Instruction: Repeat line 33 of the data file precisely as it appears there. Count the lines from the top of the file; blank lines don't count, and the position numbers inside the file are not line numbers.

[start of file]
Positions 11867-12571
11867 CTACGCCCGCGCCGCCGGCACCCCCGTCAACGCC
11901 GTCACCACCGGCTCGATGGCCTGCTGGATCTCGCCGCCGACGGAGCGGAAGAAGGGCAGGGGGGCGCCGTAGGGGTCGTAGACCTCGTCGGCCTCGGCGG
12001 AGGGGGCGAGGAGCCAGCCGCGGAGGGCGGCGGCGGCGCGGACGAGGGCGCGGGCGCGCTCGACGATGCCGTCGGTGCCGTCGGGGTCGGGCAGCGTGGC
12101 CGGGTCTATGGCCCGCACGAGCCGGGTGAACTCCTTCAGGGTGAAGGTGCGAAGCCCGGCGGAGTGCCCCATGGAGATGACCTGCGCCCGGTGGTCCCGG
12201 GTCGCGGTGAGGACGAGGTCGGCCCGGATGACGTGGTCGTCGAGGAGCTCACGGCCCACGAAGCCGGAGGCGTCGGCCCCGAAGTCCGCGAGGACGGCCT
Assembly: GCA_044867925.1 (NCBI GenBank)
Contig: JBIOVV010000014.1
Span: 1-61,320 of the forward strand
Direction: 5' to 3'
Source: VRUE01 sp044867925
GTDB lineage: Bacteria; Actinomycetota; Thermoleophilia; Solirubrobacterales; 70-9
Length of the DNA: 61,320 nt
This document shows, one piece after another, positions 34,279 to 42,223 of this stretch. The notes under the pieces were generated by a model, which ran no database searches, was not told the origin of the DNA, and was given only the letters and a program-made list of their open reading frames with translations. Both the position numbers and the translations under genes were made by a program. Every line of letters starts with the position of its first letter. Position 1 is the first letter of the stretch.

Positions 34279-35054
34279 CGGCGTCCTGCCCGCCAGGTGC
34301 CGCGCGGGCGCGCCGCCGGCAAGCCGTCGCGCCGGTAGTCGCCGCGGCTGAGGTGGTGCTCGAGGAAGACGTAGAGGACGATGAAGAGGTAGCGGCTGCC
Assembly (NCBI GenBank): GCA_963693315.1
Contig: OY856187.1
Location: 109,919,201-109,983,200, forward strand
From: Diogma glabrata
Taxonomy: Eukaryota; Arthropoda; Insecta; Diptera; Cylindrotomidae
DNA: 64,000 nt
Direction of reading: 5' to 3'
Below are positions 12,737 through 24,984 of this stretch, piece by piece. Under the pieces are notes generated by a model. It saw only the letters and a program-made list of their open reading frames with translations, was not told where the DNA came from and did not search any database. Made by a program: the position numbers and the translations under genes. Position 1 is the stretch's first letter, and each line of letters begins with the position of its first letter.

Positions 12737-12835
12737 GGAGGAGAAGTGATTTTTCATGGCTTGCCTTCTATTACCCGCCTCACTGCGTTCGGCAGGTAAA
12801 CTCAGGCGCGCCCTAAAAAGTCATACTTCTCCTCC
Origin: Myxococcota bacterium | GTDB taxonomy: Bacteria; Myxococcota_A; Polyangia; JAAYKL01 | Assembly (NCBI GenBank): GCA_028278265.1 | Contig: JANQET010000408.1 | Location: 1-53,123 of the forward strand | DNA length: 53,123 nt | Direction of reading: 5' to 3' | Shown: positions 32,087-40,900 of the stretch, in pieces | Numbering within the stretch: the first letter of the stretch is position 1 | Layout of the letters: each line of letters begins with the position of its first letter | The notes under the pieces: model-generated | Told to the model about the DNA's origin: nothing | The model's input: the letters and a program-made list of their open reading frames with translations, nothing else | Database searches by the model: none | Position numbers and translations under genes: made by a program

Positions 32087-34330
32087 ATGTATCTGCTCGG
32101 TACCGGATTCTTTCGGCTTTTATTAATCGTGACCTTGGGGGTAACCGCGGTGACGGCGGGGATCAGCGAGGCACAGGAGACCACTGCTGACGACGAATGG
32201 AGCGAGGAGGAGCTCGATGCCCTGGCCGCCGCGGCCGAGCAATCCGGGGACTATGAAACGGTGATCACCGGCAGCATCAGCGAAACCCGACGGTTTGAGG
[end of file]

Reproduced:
32201 AGCGAGGAGGAGCTCGATGCCCTGGCCGCCGCGGCCGAGCAATCCGGGGACTATGAAACGGTGATCACCGGCAGCATCAGCGAAACCCGACGGTTTGAGG